9. 8CityChicks
    Some additions to the article:
    1. I also apply the "rule of 2" to the number of new birds I add at a time so those being bullied have a friend. They really need that & i've always seen a strong bond between each pair brought in together.
    2. Initial separation & introducing to the common roost at night are essential. I go a step further & have a lower (and longer) roost for the new birds to make it harder for the old ones to peck them - seems to work well, and it keeps the new ones "in their place" in the pecking order. Dispersed food & Water are also a must as the old birds want to deny the new ones access to "their food & water".
    3. i've brought in 5 pairs now & have NEVER had one bloodied, though have endured a lot of squawking from pecks (always, so far, more drama than actual injury). I do have a large pen with plenty of "hides" for new & old birds. I've noticed they like to get off the ground during the day & have used concrete blocks & landscape timbers to make perches. Using the full length of the timber allows room for both new & old simultaneous perching. "Old & new perching" seems to be tolerated by the old birds with room to spread out. My flock has ranged between 8 & 10 birds, all different breeds with different personalities.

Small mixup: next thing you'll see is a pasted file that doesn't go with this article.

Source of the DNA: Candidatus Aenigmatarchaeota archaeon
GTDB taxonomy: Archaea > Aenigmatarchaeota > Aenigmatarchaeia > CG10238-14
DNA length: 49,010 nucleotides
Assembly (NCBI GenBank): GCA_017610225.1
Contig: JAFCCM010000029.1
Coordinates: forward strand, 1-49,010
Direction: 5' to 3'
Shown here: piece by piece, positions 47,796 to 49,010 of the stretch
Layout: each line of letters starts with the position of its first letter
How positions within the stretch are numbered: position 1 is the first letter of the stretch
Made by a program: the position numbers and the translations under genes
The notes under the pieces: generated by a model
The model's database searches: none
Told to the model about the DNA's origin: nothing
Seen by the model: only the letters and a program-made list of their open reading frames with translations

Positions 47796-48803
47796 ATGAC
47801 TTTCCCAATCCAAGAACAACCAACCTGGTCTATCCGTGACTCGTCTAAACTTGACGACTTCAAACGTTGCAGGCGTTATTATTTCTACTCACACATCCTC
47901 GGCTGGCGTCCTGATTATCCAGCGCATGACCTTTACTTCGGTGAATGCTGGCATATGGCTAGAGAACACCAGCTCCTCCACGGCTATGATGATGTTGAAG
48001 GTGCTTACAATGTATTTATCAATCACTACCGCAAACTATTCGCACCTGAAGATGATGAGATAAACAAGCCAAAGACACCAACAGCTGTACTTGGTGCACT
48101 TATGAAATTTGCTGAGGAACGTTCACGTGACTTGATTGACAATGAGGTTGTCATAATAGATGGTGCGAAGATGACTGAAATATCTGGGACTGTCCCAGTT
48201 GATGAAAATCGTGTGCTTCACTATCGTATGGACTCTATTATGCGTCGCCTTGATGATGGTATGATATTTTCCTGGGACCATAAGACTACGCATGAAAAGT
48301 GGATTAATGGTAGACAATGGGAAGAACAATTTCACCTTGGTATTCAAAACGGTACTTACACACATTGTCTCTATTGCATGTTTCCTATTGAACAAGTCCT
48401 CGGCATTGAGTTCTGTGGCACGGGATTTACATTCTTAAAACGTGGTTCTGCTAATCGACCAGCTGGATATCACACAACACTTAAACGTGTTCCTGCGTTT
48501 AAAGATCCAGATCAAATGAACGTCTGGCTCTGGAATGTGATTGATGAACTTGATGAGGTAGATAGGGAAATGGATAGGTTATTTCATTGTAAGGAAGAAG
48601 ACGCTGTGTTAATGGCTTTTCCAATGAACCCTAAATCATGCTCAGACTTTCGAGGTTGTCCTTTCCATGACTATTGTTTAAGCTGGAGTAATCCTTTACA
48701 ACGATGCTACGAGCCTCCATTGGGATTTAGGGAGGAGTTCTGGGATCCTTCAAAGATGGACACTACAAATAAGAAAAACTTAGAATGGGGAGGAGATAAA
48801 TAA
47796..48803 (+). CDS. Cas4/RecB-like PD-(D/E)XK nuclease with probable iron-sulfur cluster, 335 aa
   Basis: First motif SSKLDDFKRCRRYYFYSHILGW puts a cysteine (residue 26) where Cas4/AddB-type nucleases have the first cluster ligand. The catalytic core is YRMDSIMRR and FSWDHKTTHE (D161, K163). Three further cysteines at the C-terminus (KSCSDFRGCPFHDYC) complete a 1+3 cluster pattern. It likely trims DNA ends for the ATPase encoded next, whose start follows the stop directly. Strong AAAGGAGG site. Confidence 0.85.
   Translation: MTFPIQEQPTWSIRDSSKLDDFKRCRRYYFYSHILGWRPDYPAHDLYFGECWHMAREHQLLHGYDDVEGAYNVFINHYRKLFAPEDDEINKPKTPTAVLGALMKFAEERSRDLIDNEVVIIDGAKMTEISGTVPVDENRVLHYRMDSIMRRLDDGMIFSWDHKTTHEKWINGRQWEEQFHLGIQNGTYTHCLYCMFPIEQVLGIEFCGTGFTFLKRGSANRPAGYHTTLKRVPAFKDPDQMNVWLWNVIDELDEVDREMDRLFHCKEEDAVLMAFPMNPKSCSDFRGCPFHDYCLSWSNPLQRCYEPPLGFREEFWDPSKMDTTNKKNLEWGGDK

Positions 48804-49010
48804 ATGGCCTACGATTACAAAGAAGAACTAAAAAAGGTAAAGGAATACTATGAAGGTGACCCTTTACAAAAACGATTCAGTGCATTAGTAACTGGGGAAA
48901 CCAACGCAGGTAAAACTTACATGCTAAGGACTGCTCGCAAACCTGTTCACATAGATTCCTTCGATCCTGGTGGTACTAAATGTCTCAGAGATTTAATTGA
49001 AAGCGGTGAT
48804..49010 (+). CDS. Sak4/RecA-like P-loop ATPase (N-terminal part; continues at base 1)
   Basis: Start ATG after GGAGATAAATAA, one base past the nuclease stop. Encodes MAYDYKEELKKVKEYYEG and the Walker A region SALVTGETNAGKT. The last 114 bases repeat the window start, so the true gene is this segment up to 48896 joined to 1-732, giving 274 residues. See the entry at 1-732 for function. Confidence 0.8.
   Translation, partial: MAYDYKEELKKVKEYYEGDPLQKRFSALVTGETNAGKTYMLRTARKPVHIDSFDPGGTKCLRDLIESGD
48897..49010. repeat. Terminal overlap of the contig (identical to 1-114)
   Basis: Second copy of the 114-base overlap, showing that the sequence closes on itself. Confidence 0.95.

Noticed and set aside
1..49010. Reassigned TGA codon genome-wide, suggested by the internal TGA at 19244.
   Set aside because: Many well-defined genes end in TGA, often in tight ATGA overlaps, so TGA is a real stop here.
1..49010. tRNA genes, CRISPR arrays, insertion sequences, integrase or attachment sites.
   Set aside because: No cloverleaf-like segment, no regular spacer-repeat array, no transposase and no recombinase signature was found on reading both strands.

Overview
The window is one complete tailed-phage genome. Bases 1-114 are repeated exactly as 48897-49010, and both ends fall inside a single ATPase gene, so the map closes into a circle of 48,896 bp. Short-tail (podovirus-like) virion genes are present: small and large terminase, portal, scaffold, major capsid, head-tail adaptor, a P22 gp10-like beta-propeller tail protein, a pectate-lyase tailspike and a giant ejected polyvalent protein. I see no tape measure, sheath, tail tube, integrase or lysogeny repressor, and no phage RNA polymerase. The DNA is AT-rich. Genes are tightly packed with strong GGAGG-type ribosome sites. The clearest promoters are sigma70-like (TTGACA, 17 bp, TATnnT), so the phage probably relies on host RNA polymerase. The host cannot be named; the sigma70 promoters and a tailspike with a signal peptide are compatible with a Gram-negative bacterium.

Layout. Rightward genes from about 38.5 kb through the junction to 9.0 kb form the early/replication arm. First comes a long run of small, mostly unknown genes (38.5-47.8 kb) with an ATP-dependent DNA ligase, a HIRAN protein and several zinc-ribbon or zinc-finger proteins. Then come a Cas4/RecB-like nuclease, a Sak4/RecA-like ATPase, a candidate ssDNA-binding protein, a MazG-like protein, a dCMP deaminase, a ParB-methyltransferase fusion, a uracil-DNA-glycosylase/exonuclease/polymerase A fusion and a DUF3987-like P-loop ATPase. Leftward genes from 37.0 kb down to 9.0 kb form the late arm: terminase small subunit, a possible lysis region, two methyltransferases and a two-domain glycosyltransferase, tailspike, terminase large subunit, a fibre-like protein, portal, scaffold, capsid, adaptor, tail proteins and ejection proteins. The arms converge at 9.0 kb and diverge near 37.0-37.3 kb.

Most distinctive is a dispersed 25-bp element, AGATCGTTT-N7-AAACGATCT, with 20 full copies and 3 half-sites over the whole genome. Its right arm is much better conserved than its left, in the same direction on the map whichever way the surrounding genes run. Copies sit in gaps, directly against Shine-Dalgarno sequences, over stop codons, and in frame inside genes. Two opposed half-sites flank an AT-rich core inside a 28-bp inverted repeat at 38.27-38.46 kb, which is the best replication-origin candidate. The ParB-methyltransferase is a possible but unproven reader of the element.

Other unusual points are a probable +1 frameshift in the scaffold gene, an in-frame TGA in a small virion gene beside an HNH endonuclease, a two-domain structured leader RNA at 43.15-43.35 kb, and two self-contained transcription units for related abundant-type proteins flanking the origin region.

4.I handle all my birds at least twice / day & enjoy watching the learning experiences of the new ones. They quickly mimic what they see & & quickly learn the pen routines, feeding times, free-range times, roost times, etc & especially how to get attention.
    5. The docile / aggressive tendencies are VERY bird-specific. My most aggressive are the RIR, Brahmas, & silver wyandotte. Most docile of my 10 are the BO, Australorp, barred rock, & columbian wyandotte.
      Stan kirby likes this.
  10. Miniflock
    I have 2 month old black sex-links and 3 week old Amauracanas. I currently have the 3 wk. olds 'fenced off' in the coop (still with a heat lamp because it's been chilly). How long should I wait before removing the chicken wire barrier?
      Stan kirby and Bonnie sue like this.
    1. 8CityChicks
      My new birds are always around 18-20 weeks & I find 3-5 days to be enough time.
      Stan kirby likes this.